To err is human, to forgive divine

Where in the Bible is the verse that says it is human to make mistakes but it’s divine to forgive them?  What does it mean?

You’re probably thinking of the old saying that it is human to err but it is divine to forgive. It means simply that when we make mistakes or do wrong we are acting like human beings—but when we forgive others, then we are acting like God, who is always willing to forgive us. Although this saying isn’t found in the Bible, it does summarize an important truth from the Bible–or actually two important truths.

The first is a truth about ourselves: We are sinners, and we always tend to do wrong. As the Bible says, “For all have sinned and fall short of the glory of God” (Romans 3:23).

The other truth is a truth about God: God loves us and stands ready to forgive us when we truly turn to Him in repentance and faith.

How do we know this? We know it because God sent His Son into the world to make our forgiveness possible. By His death on the cross, Jesus Christ paid the price for our sins–totally and completely. The Bible says that in Christ “we have redemption, the forgiveness of sins” (Colossians 1:14).
Billy Graham Evangelistic Association UK

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How do you forgive someone when they have done wrong to you?  How do you differentiate a “mistake” from an “intentional action of disrespect”?  And should you even differentiate between the two?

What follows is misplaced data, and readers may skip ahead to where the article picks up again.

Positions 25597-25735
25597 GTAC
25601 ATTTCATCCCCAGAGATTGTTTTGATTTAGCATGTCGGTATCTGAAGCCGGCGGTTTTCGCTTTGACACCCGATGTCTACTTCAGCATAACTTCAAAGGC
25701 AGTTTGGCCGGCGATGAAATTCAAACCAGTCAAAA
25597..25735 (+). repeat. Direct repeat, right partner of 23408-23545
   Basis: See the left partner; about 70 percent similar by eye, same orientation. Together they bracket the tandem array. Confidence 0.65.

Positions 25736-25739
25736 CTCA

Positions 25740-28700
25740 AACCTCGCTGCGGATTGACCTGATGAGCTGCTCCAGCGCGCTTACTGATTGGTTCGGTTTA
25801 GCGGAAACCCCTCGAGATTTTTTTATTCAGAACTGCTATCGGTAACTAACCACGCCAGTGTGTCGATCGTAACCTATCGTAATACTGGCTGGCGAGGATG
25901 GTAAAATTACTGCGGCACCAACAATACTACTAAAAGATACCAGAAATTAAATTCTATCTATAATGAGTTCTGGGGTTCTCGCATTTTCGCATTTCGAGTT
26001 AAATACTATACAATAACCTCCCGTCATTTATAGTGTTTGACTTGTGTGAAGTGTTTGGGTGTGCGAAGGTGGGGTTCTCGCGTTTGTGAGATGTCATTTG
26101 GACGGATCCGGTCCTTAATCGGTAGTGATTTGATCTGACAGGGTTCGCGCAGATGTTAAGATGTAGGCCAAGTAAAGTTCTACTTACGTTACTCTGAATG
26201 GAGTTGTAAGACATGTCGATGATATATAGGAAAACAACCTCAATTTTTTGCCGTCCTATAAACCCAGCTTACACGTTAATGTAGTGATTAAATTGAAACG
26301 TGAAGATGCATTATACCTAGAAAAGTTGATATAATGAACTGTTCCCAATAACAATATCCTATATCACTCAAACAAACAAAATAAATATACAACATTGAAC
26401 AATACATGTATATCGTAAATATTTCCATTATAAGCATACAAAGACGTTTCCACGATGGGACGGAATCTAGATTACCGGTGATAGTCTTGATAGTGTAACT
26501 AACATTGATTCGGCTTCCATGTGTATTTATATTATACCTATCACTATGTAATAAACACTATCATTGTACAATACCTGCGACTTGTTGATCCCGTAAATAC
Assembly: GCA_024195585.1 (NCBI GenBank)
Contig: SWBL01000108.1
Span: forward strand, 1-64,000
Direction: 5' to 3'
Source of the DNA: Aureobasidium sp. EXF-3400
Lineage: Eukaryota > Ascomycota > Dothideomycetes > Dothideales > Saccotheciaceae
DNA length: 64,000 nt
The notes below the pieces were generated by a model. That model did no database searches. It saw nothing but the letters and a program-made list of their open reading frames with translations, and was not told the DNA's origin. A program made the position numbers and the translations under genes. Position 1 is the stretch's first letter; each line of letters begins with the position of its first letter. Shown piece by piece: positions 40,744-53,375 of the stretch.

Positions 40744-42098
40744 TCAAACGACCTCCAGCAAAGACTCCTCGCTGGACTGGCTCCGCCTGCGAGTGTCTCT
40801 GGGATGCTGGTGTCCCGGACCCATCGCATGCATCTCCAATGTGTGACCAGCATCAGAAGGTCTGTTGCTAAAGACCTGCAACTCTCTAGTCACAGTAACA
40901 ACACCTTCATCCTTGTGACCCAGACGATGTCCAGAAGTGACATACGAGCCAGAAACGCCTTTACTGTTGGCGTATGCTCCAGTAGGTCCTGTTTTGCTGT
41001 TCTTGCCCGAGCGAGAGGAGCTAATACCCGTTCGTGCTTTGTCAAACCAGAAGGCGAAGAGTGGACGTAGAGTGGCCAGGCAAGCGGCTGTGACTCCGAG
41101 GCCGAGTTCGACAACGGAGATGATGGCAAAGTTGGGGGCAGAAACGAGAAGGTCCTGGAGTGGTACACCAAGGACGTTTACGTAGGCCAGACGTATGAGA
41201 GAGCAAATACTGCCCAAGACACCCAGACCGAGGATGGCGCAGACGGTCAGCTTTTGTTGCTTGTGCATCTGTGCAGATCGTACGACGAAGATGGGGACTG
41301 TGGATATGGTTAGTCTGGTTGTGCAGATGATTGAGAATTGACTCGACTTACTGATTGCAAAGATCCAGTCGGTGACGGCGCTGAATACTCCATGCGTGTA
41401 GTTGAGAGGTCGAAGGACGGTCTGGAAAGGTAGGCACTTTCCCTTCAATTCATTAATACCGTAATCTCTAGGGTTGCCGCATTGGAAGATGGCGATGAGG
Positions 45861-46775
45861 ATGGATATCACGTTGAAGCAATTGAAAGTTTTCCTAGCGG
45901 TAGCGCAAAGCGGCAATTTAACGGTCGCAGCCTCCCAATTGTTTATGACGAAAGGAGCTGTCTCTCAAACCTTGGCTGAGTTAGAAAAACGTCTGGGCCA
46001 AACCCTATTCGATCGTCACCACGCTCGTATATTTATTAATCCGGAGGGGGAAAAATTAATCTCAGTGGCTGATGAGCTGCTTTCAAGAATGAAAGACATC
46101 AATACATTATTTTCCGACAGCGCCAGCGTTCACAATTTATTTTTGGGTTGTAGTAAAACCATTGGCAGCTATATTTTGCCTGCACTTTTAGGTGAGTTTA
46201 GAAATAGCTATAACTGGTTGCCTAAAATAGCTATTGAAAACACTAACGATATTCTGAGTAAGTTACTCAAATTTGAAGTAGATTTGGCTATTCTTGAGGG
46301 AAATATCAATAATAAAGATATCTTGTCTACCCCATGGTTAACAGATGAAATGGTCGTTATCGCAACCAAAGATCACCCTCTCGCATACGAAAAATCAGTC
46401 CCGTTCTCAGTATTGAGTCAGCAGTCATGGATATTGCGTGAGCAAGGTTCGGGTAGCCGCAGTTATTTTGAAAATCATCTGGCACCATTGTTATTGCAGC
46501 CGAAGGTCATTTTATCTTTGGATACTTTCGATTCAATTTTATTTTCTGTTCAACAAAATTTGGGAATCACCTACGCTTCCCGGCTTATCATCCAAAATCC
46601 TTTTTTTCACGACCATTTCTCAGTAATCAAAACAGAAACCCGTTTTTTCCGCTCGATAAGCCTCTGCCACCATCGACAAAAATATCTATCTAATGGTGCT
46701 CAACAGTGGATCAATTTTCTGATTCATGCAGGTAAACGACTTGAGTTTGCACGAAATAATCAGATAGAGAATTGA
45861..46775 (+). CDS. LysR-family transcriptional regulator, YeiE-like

How and should.  The mechanics of God.

Right now I am finding “forgiveness” is not that relevant.  What does “forgiving one who has wronged me” actually mean?  What is “life beyond” the forgiving meant to mean for me and that person?  Whose benefit is this all for … mine … theirs .. both .. neither … ?

And might my (perceived) credibility as a “Christian” be in their somewhere?  Because right now I am finding something else helps:

Shit happens helps.

Shit Happens does not require me to ponder the meaning of God or forgiveness or the sin or the sinner.  Shit Happens releases me from the complications of the how and should.  Shit Happens does not even require any learning to take from this “episode”.  With Shit Happens I become neither a better nor worse “me” …  But nor do I have to live the guilt … self-analysis … ponderings … time (all that time!) … figuring out the “Christian dynamic”.

Shit happens.  Move on.

All it takes is for me to believe and act on that.

And I do and am.  It is liberating.

And I am beginning to think more and more that (as with so much man-made-religion) being a (man-defined) Christian comes with a lot of man-made-non-God-stuff-baggage.

Shit happens.  Move on.

(do I hear an “amen”?)